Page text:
A fascinating episode in the play displays Erika’s interview with Connor (Jack Fellows), a frat member as well as a member of an organization presumably for the purpose of educating college men to behave properly in social situations. It is subtly hinted, however, that Connor may himself have been a participant or at least complicit in Ashley’s brutal assault. His attitude oozes smugness, for he knows he will never be accused by Ashley and certainly not by other frat members. After all, they are “brothers”—kind of an upper-class Mafia.
Director Tony Speciale has paced the show tightly and swiftly, and performances are first-rate, with Jocelyn Kuritsky’s dogged intensity fueling the fire.
Bruce McKenzie’s editor Phil shows an interesting complexity demonstrating a surface democratic attitude toward his writer mixed with slight condescension.
Déa Julien’s Christina effectively travels from confident young executive to open, vulnerable young woman.
The attractive Lexi Lapp makes a nice New York City debut here, exhibiting sensitivity and an appealing softness, as Ashley.
Jack Fellows’s Connor is a bit overdone at times but manages to get across the superciliousness of an undeserving, privileged young man.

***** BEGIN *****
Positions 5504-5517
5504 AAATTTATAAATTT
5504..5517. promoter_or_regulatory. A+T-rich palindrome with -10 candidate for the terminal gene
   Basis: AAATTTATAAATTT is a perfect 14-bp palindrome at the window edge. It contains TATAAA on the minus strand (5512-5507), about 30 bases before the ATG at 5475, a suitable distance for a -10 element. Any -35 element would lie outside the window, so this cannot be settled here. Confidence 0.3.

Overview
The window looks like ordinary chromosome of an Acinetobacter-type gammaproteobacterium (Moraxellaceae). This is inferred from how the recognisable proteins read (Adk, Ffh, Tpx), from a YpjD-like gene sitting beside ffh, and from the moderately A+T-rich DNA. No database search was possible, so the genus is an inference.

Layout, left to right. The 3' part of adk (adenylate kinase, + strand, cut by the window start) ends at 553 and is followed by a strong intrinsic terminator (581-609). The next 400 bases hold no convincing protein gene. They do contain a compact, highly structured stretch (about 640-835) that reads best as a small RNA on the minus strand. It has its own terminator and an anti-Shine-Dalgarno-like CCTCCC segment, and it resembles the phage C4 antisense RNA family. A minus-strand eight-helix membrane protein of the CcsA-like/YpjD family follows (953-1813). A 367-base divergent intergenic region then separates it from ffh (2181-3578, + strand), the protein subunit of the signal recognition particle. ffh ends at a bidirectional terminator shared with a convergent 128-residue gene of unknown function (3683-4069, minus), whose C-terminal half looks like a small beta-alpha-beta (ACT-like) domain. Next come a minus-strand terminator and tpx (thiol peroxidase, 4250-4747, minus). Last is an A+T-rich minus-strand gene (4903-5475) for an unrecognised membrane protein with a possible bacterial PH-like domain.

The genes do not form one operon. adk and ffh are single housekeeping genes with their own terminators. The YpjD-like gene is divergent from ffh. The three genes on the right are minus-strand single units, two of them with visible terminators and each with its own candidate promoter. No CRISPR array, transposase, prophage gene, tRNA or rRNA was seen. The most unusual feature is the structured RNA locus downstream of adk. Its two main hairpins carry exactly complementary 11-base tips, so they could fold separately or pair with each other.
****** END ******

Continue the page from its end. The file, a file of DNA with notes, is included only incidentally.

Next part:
The set by Jo Winiarski is simple but effective, consisting mainly of a large conference room-type table.
“Stet,” a printer’s term for “let the copy remain as written,” is an admirable play on an important topic. It deserves a longer life span than the current limited production at Abingdon Theatre Company (in association with The Muse Project). I can visualize it produced in colleges across the country, as a starting point for discussion and hopefully for progress in this knotty and offensive problem.
Abingdon Theatre Company
June Havoc Theatre
312 W. 36th St.
Running Time: 1 hour, 40 minutes (no intermission)
Tickets: 866-811-4111 or AbingdonTheatre.org
Closes: July 10
Diana Barth writes for various publications including New Millennium. She may be contacted at email@example.com